Human Rights Day: 5 less celebrated crusaders for human rights

Hinmatóowyalahtq̓it popularly known as Chief Joseph

“Stones crumble and decay, faiths grow old and they are forgotten but new beliefs are born. The faith of the villages is dust now, but it will grow again, like the trees. May serenity circle on silent wings and catch the whisper of the winds.”

Chief Joseph was the leader of the Wal-lam-wat-kain (Wallowa) band of Nez Perce Native Americans in northeastern Oregon.

He lived during a time when Native Americans were driven off their ancestral lands by white settlers.

Chief Joseph worked hard to keep his tribe from retaliating against violence inflicted upon them. He negotiated a deal with the federal government that would allow his tribe to remain on their land. As was often the case, the government reversed the agreement three years later and threatened to attack if the tribe did not relocate to a reservation.

Throughout his life, he relentlessly fought against the injustices and unconstitutional policies of the United States towards his people. He traveled around the country championing the cause of Native Americans, peacefully fighting for equality and justice.

In 1885, he and his people were moved to a reservation in Washington where, according to the reservation doctor, he died of a broken heart.

Albertina Sisulu

political activist and nurse,  she was often referred to as the Mother of the Nation.

With her husband and fellow activist Walter Sisulu, she attended the first conference of the ANC Youth League where she was the only women present.

In 1948 she joined the ANC Women’s League and in the 1950s she began to assume a leadership role in the ANC and in the Federation of South African Women (FEDSAW). She was one of the organisers of the historic anti-pass Women’s March in 1956 and opposed inferior Bantu education.

Both Albertina and Walter were jailed several times for their political activities and she was constantly harassed by the Security Police.

Beyers Naude

A Dutch Reformed dominee, Beyers Naudé became what Nelson Mandela referred to as a “living spring of hope for racial reconciliation”.

His father, Jozua Naudé, also a dominee, was a founding member of the Afrikaner Broederbond, a secret society aimed at promoting Afrikaner nationalism.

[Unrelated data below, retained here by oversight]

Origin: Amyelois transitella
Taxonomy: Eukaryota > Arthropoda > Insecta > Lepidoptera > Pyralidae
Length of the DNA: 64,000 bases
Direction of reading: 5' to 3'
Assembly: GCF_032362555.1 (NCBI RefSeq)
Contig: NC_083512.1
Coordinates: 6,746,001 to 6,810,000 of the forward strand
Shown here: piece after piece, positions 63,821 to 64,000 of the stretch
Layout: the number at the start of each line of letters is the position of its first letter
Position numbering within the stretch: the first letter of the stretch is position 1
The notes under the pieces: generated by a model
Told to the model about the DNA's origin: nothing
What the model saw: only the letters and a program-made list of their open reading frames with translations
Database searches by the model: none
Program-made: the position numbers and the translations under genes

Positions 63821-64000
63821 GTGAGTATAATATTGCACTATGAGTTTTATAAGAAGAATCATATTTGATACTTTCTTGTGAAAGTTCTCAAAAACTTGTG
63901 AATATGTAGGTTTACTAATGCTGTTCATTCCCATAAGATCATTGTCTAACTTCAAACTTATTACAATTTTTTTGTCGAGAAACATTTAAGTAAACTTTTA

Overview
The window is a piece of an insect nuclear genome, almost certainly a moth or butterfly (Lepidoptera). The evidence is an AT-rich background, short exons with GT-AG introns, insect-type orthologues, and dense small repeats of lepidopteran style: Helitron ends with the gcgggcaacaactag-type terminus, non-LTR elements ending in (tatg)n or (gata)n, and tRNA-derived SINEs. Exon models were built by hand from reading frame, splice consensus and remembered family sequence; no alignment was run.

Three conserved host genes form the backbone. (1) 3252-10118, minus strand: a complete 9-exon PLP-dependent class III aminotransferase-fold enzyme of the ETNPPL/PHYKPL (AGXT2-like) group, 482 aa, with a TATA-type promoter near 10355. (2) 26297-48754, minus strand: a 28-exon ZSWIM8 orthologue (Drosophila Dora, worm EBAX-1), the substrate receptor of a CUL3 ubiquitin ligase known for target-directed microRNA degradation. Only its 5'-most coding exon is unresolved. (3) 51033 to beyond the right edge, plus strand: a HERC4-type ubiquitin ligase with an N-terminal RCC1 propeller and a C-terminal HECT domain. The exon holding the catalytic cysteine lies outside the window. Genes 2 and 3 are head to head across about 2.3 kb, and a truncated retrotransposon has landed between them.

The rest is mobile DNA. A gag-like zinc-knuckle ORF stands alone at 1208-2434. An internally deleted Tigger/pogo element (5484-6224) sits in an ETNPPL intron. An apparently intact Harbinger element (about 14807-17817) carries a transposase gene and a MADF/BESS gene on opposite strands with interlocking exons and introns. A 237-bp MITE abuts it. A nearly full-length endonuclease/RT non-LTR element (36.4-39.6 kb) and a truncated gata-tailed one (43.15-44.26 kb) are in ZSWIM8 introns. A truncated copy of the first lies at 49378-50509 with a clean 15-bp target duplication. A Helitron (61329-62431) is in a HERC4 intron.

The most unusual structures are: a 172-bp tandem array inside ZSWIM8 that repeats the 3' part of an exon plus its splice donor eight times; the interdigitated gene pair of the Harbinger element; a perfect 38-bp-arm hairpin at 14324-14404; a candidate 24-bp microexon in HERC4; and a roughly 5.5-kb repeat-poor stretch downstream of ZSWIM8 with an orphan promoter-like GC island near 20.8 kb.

The Sharpeville Massacre on March 21, 1960 brought about a huge change of heart for Naudé.

Serving as a dominee, in the elite Aasvoëlkop congregation in Northcliff, he experienced intense inner conflict between the church’s support of apartheid and his own Christian principles. This led to him resigning from the Broederbond in 1963 after 22 years of membership. But his real turning point came on a Sunday morning in September of that year. Already considered a traitor for quitting the Broederbond, he braved complete rejection by the Afrikaner community by condemning apartheid from the pulpit.

After completing his last sermon in which he placed “the authority of God before the authority of man”, he removed his robes and left his church.

Naudé and his family were completely ostracised by their fellow Afrikaners, but embraced by the black community. They joined a Dutch Reformed congregation in Alexandra.

Rosa Parks

Rosa Parks was arrested for civil disobedience on December 1, 1955.

In 1955 American civil rights activist Rosa Parks refused to surrender her seat to a white passenger on a Montgomery, Alabama bus. This resulted in the Montgomery Bus Boycott which became an important symbol of the Civil Rights Movement. The city of Montgomery had no choice but to lift the law requiring racial segregation on public buses.

The 14th Dalai Lama

His Holiness the 14th Dalai Lama, Tenzin Gyatso, describes himself as a simple Buddhist monk. He is the spiritual leader of Tibet. He was born on 6 July 1935, to a farming family, in a small hamlet located in Taktser, Amdo, northeastern Tibet. At the very young age of two, the child who was named Lhamo Dhondup at that time, was recognized as the reincarnation of the previous 13th Dalai Lama, Thubten Gyatso.


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